Clause and verbal group system in Chinese: a text-based functional approach
thesisposted on 28.03.2022, 01:14 by Edward McDonald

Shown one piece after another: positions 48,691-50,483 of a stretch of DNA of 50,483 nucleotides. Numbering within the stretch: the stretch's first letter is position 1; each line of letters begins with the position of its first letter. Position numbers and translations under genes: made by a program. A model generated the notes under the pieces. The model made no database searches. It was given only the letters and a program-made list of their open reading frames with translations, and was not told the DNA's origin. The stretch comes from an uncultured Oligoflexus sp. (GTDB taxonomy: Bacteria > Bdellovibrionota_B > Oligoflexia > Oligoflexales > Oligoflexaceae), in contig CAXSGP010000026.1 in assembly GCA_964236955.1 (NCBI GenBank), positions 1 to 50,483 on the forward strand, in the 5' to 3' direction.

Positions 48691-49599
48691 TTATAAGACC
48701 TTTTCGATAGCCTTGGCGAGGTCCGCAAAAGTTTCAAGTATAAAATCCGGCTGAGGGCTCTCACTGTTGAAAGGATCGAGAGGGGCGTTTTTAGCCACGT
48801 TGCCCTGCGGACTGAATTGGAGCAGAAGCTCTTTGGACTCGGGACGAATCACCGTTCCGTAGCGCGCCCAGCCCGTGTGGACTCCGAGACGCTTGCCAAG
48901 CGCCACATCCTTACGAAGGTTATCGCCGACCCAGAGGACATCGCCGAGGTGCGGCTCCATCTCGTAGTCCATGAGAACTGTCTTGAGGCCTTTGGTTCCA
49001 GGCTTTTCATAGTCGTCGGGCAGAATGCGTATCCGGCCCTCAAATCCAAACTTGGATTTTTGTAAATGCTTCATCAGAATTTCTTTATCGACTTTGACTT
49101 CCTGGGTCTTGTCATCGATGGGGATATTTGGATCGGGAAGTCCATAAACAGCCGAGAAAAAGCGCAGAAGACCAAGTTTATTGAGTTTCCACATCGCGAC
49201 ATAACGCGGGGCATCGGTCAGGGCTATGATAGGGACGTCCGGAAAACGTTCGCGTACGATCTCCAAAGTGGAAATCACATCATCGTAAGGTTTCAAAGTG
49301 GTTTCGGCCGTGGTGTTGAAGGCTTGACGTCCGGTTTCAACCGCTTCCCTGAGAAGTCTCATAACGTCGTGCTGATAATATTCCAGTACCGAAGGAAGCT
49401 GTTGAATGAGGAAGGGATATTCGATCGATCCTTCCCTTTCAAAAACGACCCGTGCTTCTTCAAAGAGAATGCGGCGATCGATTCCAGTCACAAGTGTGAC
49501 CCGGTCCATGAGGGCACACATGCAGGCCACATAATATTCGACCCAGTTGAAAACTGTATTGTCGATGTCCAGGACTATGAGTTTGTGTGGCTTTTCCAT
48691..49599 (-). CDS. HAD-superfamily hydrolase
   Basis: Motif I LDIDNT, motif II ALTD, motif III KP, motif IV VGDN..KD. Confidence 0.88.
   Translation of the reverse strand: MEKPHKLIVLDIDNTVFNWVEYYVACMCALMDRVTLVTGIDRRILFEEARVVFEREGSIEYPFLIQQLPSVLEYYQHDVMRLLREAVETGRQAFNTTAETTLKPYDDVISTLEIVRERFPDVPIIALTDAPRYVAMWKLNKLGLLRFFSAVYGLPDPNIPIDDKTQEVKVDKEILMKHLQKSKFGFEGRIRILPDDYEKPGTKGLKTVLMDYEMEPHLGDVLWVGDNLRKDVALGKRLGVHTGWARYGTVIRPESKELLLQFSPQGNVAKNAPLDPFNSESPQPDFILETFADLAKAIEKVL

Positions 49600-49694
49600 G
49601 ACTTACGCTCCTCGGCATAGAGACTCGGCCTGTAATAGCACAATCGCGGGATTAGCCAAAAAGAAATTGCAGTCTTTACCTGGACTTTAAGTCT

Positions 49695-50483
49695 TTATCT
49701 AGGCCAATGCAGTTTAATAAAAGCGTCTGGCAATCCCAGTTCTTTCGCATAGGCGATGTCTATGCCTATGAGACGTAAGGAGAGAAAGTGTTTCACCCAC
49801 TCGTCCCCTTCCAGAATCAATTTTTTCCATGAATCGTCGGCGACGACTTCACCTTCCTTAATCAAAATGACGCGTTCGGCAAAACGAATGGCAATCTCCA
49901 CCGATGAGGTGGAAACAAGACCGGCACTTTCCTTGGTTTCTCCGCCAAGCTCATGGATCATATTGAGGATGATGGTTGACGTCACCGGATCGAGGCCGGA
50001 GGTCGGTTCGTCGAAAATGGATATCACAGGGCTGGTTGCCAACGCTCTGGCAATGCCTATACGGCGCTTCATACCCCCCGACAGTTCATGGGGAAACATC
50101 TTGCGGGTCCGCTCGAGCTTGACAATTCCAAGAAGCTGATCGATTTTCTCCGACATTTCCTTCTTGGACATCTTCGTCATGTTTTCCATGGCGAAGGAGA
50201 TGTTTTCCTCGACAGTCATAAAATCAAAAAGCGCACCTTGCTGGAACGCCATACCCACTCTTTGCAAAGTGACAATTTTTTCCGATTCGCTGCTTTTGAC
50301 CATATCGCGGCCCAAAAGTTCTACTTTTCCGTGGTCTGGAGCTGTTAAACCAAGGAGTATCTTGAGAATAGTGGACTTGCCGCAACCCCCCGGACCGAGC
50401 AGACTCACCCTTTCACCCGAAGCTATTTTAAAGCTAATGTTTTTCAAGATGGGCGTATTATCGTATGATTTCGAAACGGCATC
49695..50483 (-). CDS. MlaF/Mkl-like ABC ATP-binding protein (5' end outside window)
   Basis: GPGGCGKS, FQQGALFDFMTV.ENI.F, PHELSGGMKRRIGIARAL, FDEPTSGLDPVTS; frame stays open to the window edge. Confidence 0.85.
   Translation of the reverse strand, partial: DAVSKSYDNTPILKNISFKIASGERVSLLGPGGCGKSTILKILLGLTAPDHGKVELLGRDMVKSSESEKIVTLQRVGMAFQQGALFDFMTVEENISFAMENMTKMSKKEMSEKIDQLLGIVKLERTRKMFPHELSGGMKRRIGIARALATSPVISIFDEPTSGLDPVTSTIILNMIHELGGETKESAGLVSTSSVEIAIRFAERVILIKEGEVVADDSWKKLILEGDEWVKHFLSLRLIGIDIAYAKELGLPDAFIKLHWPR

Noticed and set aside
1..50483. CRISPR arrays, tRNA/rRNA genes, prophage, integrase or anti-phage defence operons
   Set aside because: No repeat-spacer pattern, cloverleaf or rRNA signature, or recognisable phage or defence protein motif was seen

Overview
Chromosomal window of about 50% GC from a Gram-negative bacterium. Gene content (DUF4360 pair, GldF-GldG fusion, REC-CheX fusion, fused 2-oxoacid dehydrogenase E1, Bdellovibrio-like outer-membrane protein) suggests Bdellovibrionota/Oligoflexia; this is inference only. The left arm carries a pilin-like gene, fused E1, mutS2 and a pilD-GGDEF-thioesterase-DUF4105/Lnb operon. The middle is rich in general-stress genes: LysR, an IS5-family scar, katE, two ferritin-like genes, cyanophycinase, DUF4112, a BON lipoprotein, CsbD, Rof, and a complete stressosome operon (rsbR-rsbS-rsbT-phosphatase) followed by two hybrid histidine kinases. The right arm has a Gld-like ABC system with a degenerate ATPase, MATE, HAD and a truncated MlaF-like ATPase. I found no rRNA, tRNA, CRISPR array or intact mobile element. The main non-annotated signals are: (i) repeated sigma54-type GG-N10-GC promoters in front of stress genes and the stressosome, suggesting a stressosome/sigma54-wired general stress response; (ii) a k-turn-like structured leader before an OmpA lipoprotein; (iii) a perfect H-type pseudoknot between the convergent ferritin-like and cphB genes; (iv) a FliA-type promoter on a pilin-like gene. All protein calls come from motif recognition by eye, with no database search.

This study sets out to explore the relationship between grammatical patterning and the organisation of discourse in Modem Standard Chinese. Chapter 0 lays the groundwork for the theoretical framework and the descriptive methodology of the thesis. Chapter 1 discusses the questions of what constitutes a text, and how a text relates to the context in which it is produced. It introduces the three functional components or metafunctions of systemic functional theory according to which language use may be understood - the textual, the interpersonal, and the experiential - and shows how these metafunctions can be used in the description of a text to make connections between its context of situation (register), its overallorganisation as a text (discourse-semantics) and the form of its wording (lexicogrammar). It describes the lexicogrammar of a single Chinese text in terms of the basic grammatical systems which build up the meaning of the clause, and the functional clause elements which realise those systems. Chapter 2 reviews the grammatical description put forward in Chapter 1 in terms of the different structures constituted by the textual, interpersonal and experiential elements of the clause in Chinese. It discusses the relationship between the central lexicogrammatical unit of clause and the other units of which it is constituted, and shows how the different functional components of the lexicogrammar define structures whose scope doesnot always coincide with the clause. It then examines how clauses are joined together, analysing the text in terms of a fvirther functional structure - the logical, and shows how these four types of grammatical structure come together to express the meanings of the whole text. Chapter 3 examines the grammatical systems that lie behind the different function structures of the clause. It compares the single text used in Chapter 1 with other Chinese texts which contrast with it in terms of their textual, interpersonal, experiential or logical patterning, and discusses the ways in which a grammatical description is influenced by features of the texts chosen as data. It then contrasts the parameters of this systemic functional description of Chinese grammar with other descriptive frameworks. Chapter 4 sets out the systemic meaning options available in the verbal group in Chinese and the structures through which they are reahsed, and shows the relationship of the verbal group systems to the clause systems already described in previous chapters. It traces the changes in verbal group marking through the unfolding of a particular Chinese text by describing the meanings that are taken up from verbal group systems at different points in the text, and identifying the various factors that trigger this marking. Chapter 5 sums up the issues raised throughout the thesis in setting up a framework for describing Chinese clause and verbal group systems through their contribution to the organisation of text. It characterises the relationship between the different layers of meaning in text - the grammatical meanings embodied in clauses and groups, and the semantic meanings realised over the text as a whole-and shows how grammatical description needs to be both top-down, i.e. in terms of the contexts of grammatical structure, and bottom-up, i.e. in terms of its realisations. In putting forward this small-scale functional description of the grammar of a number of Chinese texts, it is concerned to develop a text based process of grammatical description which can be applied for purposes, such as language teaching,which depend on interpreting the meaning and wording of texts.